As a collecting institution, with a cadre of dedicated and supportive donors, Intuit has the express benefit of showcasing its recent acquisitions. Occasionally, Intuit will mount exhibitions of works from the permanent collection; this practice serves to highlight new works and emphasize how they come into dialogue with choice older pieces. 2014 was an exceptional year for donations, and many were handsomely featured in Intuit’s summer 2015 exhibition. That exhibit was a wonderful opportunity to share new pieces that complement and enrich the permanent collection in disparate and surprising ways.
In 2014, Intuit acquired a charming birdhouse titled Single Tower Cathedral, created in 1960 by the Italian artist Aldo Piacenza (1888-1976). It is a painted white church-like structure with a rough-hewn metal roof, its windows filled in with red paint and outlined with light blue frames. A gift of Paula Giannini, the work is now one of two whimsical birdhouse cathedrals in Intuit’s collection. Piacenza, a resident of Highwood, Illinois, before his death in 1976, crafted his birdhouses from scrap wood and found objects, modeling them after Italy’s famous architectural tradition.
Included in the summer exhibition was a work by Derek Webster (1934-2009) that was added to the permanent collection in 2014. An untitled work, it is a wooden assemblage constructed in a shape reminiscent of a life-sized candelabra. It is painted white with red, yellow, green and black shapes dotting its structure. It was donated to Intuit by Charles and Cain Baum, and it had also been featured in Intuit’s exhibition Vibrant Spirits: The Art of Derek Webster in 2004, a show that brought together Webster’s elaborate and energetic figurative sculpture. Webster’s work, like Piacenza’s, illuminates the potential magic of found objects when they make it into the right hands. As Derek put it: “I make art out of junk. I think they call that recycling now.”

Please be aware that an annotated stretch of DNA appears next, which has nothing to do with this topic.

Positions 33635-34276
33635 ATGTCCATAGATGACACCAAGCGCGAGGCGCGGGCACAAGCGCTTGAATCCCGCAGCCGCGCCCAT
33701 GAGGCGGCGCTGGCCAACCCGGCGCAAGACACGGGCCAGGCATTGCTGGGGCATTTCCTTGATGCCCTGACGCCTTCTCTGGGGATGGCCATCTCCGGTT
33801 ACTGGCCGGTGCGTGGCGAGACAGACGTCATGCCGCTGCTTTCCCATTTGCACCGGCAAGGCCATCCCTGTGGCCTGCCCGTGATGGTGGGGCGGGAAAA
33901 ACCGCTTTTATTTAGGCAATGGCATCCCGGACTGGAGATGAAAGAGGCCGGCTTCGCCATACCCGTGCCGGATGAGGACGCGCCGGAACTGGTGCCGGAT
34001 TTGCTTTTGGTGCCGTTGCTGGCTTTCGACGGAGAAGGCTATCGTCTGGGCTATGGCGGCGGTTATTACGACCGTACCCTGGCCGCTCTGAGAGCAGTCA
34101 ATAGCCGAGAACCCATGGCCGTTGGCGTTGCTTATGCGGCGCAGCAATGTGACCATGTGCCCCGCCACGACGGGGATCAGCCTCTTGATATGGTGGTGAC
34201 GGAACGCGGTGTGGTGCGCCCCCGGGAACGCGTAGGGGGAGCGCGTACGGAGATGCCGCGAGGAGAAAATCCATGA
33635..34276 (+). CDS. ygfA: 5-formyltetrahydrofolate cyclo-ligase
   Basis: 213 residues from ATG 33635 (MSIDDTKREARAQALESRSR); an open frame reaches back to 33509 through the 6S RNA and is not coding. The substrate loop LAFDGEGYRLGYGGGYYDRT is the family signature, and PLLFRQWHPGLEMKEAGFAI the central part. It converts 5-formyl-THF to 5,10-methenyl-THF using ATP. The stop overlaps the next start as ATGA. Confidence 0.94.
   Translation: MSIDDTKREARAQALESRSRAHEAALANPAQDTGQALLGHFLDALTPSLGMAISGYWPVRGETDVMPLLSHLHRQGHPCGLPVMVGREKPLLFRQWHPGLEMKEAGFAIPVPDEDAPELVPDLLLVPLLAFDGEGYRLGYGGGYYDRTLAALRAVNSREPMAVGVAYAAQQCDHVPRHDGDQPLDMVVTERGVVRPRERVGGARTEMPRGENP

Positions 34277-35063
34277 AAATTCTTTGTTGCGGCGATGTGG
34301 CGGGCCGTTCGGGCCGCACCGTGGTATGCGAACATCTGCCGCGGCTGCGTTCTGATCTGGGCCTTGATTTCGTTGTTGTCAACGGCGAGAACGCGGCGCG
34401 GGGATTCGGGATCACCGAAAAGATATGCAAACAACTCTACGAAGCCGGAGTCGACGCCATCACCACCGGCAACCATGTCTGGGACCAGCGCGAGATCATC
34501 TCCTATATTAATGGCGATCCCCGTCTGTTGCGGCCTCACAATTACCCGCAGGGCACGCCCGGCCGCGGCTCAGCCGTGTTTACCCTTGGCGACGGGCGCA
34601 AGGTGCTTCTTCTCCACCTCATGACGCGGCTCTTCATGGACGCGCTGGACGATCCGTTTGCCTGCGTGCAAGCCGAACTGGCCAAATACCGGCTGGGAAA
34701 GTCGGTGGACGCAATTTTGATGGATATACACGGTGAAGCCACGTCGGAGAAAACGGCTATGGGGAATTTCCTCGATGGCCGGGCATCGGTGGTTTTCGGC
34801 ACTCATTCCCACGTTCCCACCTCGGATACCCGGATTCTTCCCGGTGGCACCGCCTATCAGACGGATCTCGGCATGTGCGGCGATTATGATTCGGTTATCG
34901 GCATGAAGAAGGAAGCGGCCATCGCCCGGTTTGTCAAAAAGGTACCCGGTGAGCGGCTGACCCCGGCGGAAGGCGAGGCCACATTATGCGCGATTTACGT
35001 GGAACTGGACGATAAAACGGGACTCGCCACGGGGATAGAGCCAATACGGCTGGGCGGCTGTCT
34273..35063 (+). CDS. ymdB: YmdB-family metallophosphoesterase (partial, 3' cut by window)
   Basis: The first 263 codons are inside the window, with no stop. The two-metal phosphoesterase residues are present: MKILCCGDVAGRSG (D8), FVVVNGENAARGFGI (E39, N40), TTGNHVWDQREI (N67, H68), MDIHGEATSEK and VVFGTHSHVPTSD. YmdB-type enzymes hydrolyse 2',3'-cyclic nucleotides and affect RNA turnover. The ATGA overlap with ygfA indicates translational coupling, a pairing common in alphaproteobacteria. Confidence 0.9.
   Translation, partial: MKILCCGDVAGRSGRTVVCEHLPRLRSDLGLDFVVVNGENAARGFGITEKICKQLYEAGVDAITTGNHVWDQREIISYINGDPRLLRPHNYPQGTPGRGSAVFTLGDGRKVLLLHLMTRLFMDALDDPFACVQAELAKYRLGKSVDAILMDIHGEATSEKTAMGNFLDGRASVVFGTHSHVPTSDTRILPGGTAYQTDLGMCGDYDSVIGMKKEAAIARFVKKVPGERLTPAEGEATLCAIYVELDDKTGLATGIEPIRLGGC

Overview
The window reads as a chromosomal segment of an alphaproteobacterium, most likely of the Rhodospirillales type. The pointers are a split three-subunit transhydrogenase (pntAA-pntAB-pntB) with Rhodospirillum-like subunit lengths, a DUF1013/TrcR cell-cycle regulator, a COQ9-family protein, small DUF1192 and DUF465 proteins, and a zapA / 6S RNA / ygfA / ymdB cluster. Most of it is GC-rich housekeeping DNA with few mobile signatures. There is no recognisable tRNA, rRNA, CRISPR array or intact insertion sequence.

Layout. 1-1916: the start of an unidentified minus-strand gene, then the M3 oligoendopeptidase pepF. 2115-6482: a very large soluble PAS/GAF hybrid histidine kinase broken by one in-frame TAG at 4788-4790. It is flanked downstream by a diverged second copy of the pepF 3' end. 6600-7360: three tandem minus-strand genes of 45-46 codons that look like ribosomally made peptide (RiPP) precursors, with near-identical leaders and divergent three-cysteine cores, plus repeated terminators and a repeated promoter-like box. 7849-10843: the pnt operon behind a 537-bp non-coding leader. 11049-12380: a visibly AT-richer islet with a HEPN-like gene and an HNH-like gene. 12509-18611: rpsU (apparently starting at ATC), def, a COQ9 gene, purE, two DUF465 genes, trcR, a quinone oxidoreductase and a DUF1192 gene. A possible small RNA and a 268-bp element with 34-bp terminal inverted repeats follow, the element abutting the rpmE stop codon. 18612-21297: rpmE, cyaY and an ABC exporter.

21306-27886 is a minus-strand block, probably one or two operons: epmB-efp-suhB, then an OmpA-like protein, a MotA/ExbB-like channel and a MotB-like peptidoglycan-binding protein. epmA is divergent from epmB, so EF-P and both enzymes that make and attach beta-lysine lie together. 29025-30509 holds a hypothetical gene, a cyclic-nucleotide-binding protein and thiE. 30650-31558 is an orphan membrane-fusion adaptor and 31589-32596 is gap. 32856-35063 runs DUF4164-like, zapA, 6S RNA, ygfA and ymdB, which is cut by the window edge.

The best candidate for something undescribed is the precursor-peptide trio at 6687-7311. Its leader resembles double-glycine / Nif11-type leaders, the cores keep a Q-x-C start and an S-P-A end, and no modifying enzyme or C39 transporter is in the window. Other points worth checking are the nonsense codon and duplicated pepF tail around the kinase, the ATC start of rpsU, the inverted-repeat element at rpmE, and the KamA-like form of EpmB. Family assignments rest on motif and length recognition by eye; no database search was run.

Even for those relatively new to outsider art, the name Joseph Yoakum (1889-1972) might be familiar. His nearly abstracted imaginary landscapes are a welcome addition to the permanent collection. Yoakum’s consistent approach emphasized curved lines, repeated shapes and a muted, earthy palette. Yoakum also had a Chicagoland connection. With the help of a few Chicago artist friends, including some in the Chicago Imagists group and the Hairy Who, Yoakum’s work was exhibited at the Whitney Museum in 1972, just before his death. Thanks to donor Martha Griffin, Intuit can continue to promote this distinctive and popular artist.
From Selig and Angela Sacks, Intuit acquired six paintings created by Purvis Young (1943-2010). Most are abstract and expressionistic, with dark, muddy colors competing in an all-over style on found material. But Untitled (Sailboat), created in 1989, is a small, melancholy seascape featuring a black boat holding three tiny figures. Young’s Monet-like brushstrokes suggest movement, as the craft drifts towards an orange and smoky sunset. These pieces aren’t yet ready for exhibition, but, with a little conservation, they will be prepared for viewing. Like Yoakum’s work, Young’s images are widely celebrated and can now be found in the collections of many major museums.
Not only does board member Cleo F. Wilson contribute her time, energy and great enthusiasm to Intuit’s goals, she also facilitates the donation of spectacular pieces to the permanent collection. This time, Intuit is especially pleased that the donation is a rare, double-sided work by Consuelo ‘Chelo’ Gonzalez Amezcua (1903-1975), the first piece by this virtually unknown artist to be added to Intuit’s collection. Amezcua created ball-point pen and ink drawings on paper, often featuring images of Mexican myths and Pre-Columbian culture. Amezcua’s Filigree Bush (1974) is a tiny composition—only 8 by 12 inches—that includes birds, flowers and a lady’s profile portrait, meticulously depicted among busy, repetitive lines, all of which are enclosed by a drawn, ornamental frame.
Lastly, a special thanks goes to Judy Saslow, who recently closed her eponymous gallery after 20 years in Chicago promoting unheralded contemporary and outsider art. Saslow is also a dedicated member of Intuit’s board and generously gave Intuit a Purvis Young sketchbook, a unique addition to the permanent collection. The book features pages covered in active and repetitive lines, painted or collaged over what once were elementary school lesson plan pages. The book is in excellent condition and will be of great interest to any fan of Young’s work.
Intuit’s staff, board and audiences welcome all of these pieces into its permanent collection. Intuit’s growing collection is almost entirely made up of donations, and every gift is greatly appreciated. These acquisitions inform decisions for showing the exquisite gifts we receive, such as the recent capsule exhibition Palimpsest, featuring the works of Betty Zakoian, donated by the artist’s family. This small, yet riveting show highlighted not only Zakoian’s vibrant creations but also her dramatic personal story (see the accompanying story in this issue). If you would like to contribute and be counted as one of Intuit’s most valued donors, please consider sharing a gift of art. Your generous donation will serve to strengthen not only our burgeoning collection but also our educational programming and mission.
-Jane Elizabeth Ross